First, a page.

Earlier on Sunday, the brother of one of the officers of the missing San Juan submarine reported that instead of the full-time 37 crew members, there were 44 people on board, and the extra seven were not submariners. Among them were two combat swimmers from the Argentine Navy special forces Buzos tacticos, as well as an employee naval intelligence. A relative of the submariner received this information from the wife of a scout who went to sea aboard the San Juan.
The Argentine naval intelligence officer, two combat swimmers, and four other non-standard unidentified persons could not create an overload and sink "San Juan" by mass of their bodies,said the expert.
According to him, "this is a common practice for all the fleets of the world equipped with submarines, when different people in excess of the crew’s crew take to the sea on submarines."
It may be representatives of higher headquarters, science, industry, non-staff priests, military journalists. In the strong hull of a nuclear submarine, for example, the second crew can also board the inter-fleet transition. Of course, the staff members of the team have to make roomexplained Dandykin.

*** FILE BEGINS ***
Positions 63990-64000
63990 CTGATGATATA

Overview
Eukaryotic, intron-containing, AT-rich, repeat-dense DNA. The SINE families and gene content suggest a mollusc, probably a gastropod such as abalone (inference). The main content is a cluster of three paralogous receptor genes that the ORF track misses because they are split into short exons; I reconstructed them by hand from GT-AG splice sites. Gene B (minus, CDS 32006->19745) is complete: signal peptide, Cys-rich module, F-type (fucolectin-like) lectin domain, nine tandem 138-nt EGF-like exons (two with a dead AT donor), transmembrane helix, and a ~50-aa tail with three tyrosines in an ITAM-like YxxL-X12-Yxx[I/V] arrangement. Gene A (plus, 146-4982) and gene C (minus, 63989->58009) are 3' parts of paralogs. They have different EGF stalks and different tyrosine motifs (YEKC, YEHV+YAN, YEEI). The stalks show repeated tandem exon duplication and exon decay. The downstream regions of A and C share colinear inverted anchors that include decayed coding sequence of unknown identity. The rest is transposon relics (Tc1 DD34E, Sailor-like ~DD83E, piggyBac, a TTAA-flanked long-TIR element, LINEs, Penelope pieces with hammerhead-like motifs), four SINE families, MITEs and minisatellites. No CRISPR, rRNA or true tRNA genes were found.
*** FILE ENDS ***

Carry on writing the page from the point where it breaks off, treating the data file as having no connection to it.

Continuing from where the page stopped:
He noted that everyone who goes to sea aboard a submarine undergo appropriate, “in particular, light diving training.”
These are not passengers, but profile specialists who are prepared for scuba diving. Boats almost never go out only with a regular crew on board. They were originally designed to accept additional people and non-staff property,said the expert.
In his opinion, the Argentine intelligence officer aboard the San Juan “was hardly worth sharing information with his relatives about the details of his trip.”
And the wife of the intelligence officer, I believe, should not share official information with people who pass it on to news agencies,added Dandykin.
Recall, the Argentine Navy submarine ship San Juan stopped communicating on November 15 communications at the transition from the Ushuaia naval base to Mar del Plata.